I have been writing about Enlightenment and all its wonders but really what determines whether one is truly enlightened is not merely the knowledge and realisation of it, but more importantly how consistent one is in upholding and acting upon the values. It is from the consistent cultivation of the mind, body and soul that Enlightenment is achieved.
Kaizen is the practice of continuous improvement. It literally means ‘change for the better’. This word is ascribed to the symbol of the tough, nearly naked sumo wrestler as mentioned in The Monk Who Sold His Ferrari. I think it is an apt symbol as we often see a sumo wrestler as being strong and solid like a bricked wall.
It’s ironic that I would think this concept as creating a mental stronghold when in my previous post I mentioned defeating the mental barrier to act upon a purpose. They might sound like the same thing but a stronghold to me is more like the steel frames that are the foundation of a structure while the latter is just a wall separating sides.
A technique for continuous improvement is doing the things you fear, or in other words, get out of your comfort pit. I say ‘pit’ because it sounds more hazardous than ‘zone’, as it normally is in terms of life. It’s easy to just stay comfortable, but you won’t grow. I think most of us would have already felt this whereby we would live in a cycle—eat, work, sleep, repeat—and getting used to such a system that after a point does not add value to our lives. That’s when we need to step away and explore uncharted territories.
There are the ’10 Ancient Rituals for Radiant Living’ described in this book. It details 10 activities that may help you to keep on improving the quality of your life. For the sake of stating them, the rituals are Solitude, Physicality, Live Nourishment, Abundant Knowledge, Personal Reflection, Early Awakening, Music, Spoken Word, Congruent Character, and Simplicity.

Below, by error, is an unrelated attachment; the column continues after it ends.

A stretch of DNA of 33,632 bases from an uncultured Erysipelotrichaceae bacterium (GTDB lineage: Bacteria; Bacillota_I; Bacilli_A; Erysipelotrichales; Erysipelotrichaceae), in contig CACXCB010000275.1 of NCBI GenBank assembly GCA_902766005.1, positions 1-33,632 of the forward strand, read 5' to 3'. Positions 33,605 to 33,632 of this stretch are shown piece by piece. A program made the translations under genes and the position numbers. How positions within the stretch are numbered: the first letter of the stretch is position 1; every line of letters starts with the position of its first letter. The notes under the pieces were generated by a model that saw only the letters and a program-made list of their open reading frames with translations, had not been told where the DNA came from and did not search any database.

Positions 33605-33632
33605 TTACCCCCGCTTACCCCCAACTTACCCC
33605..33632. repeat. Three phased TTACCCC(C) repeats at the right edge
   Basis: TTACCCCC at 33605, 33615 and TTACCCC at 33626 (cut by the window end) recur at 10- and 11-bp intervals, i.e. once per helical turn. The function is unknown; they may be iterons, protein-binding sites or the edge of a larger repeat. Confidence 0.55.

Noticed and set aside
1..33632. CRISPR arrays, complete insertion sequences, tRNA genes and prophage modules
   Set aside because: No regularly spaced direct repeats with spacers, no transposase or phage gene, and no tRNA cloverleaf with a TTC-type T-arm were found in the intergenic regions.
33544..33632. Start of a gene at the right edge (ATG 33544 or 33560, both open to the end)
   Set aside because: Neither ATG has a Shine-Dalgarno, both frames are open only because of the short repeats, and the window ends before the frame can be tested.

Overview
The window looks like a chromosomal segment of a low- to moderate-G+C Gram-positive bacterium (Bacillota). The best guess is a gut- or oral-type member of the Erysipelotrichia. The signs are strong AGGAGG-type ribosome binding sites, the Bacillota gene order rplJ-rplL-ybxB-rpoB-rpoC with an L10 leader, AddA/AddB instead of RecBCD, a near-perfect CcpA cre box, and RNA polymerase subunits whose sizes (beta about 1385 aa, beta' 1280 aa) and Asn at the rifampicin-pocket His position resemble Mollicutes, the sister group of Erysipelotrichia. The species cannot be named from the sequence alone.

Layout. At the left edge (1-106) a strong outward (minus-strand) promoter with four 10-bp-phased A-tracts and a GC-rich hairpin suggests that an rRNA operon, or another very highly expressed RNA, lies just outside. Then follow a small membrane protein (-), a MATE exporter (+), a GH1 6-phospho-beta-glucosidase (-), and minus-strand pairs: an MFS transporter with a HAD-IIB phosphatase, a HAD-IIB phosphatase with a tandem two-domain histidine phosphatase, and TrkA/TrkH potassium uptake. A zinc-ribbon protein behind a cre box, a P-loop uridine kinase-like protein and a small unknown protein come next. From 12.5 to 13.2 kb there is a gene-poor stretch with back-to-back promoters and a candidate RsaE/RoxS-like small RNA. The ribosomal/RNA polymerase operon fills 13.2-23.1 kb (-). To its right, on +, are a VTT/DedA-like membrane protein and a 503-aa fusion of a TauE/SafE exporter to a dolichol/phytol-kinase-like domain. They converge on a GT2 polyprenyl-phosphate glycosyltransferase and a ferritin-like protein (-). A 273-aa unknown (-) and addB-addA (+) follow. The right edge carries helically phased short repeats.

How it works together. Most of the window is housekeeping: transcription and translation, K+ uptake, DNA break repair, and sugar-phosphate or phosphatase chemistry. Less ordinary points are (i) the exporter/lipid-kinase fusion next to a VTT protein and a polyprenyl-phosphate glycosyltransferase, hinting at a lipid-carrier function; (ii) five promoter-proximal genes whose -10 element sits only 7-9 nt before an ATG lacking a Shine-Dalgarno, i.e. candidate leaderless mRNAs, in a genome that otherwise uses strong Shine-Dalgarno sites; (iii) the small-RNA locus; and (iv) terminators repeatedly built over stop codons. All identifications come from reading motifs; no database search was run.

Rituals are basically habits that improve the quality of your life. Again, this might sound ironic when just seconds ago I mentioned the mundane cycle of everyday life. But if we take the time to notice at which points of the day that seem meaningless and replace them with more productive, but not necessarily difficult, activities then we will see improvement eventually.
The point is to meticulously pinpoint what are the things you currently do that does not help in achieving your goals and make a conscious effort to add in the ones that will. In my case, I made the effort of taking a step back away from the mental crack that is social media, specifically Instagram. I realised that despite my interest in photography, it wasn’t helping me in any way but instead it consumed my daily life. So I replace it with reading and writing, which I had neglected or not done more frequently for some time.
Now that I know what I really need in my life, I do feel that I am gradually improving. There are still times that I falter but I take them as learning curves. When negativity strikes, I would do better than to keep it in my head so I would let out the frustration to God and call a friend. I would tell myself that tomorrow is a brand new day, and then I move on.
It does take time and effort to build good habits and it even takes a longer time to see results, but as long as you keep going, never stop and continuously be better than yesterday, then your dreams may manifest into reality much quicker than you think. And I guess it’s true that more often than not, the road to achievement is much more important and exciting than the destination itself.